Tuesday, September 3, 2019
Terrorists and Personal Weapons :: Terrorism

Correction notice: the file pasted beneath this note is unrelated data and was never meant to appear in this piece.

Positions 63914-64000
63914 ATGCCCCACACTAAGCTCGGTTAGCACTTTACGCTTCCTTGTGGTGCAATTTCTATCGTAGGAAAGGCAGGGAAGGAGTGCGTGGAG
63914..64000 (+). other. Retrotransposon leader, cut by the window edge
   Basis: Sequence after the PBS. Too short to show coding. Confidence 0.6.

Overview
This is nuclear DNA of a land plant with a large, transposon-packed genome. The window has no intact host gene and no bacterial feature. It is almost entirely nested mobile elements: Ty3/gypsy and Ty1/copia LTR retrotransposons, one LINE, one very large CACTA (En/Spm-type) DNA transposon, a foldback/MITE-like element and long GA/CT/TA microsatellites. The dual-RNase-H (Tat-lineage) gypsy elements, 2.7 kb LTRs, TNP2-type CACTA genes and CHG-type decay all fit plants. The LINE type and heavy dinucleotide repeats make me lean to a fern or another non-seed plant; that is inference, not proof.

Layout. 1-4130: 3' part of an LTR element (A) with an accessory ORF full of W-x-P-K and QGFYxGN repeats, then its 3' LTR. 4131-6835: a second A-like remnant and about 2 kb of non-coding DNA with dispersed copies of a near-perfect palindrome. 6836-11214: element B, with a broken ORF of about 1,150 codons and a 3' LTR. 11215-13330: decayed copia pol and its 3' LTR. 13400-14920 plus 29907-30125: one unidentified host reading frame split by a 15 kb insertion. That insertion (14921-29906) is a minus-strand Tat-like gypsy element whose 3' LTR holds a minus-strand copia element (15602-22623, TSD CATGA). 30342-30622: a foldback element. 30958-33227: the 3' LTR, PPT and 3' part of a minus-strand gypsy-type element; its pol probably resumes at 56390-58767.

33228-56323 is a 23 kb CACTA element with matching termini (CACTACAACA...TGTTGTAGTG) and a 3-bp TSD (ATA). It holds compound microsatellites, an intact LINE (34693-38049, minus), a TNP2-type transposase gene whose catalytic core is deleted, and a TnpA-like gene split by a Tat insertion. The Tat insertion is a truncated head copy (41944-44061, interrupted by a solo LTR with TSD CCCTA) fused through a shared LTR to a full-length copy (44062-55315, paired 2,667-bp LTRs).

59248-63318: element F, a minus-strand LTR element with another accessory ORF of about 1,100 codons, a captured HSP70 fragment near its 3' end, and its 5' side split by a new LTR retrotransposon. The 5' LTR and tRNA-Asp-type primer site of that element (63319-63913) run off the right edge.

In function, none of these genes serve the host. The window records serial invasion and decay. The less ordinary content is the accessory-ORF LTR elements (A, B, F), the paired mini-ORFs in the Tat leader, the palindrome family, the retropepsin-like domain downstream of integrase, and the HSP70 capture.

Terrorists and Personal Weapons Personal weapons fired at short ranges are the primary weapons of terrorists as well as the police officer or soldier fighting against them. One of the most important facets of personal weapons is that they have changed little since the 1940s. They have not been affected by the technological revolutions of nuclear, electronic and aerodynamic guidance and control systems. The weapons may be smaller and lighter with more advanced sights, but the ranges and rates of fire have changed little. The most significant change in personal weapons is most likely the controlled burst. The controlled burst is a system of sustained fire where bullets are fired in short, fast groupings of three. These three round bursts conserve ammunition and also give more effective fire for normal use. Another important development with the ammunition is the creation and use of caseless ammunition, which eliminates the need to eject a cartridge. Plastic ammunition has been designed primarily for training but could be effective for terrorists. If a gun made up completely of non-metallic parts, then plastic bullets would be desirable in evading detection at airports. While some terrorists employ the use of assault rifles, light-machine guns, sub-machine guns and even shotguns, the pistol is still the most popular. Revolvers and self-loading pistols are used because of their size and ease of concealment. Pistols can be carried in a pocket or a hip or shoulder holster, leaving both hands free until it becomes necessary to draw the gun. Armor-piercing missiles are used increasingly on attacks of both armored vehicles and the walls of buildings. They have had little success against vehicles, however, because they do not usually achieve a clean hit at the right angle in the right place, which is essential for effectiveness. Arab terrorists use the hand-held surface-to-surface Russian RPG 7 missile most commonly, and oftentimes these weapons have been largely provided to Arab governments who then can pass them on to terrorists. Terrorists can also use mortars in their attacks. Improvised mortars are extremely easy to make but can be inaccurate and unreliable, and so accidents are unavoidable. Most suitable for terrorist use are light mortars. A popular light mortar is the British 51mm Mortar, which weighs 6.25 kilograms and (its bomb weighs only 0.9kg). It has a range of 800 meters and a projected error of 2%. The use of anti-aircraft missiles by guerrillas to shoot down helicopters and other aircraft has increased.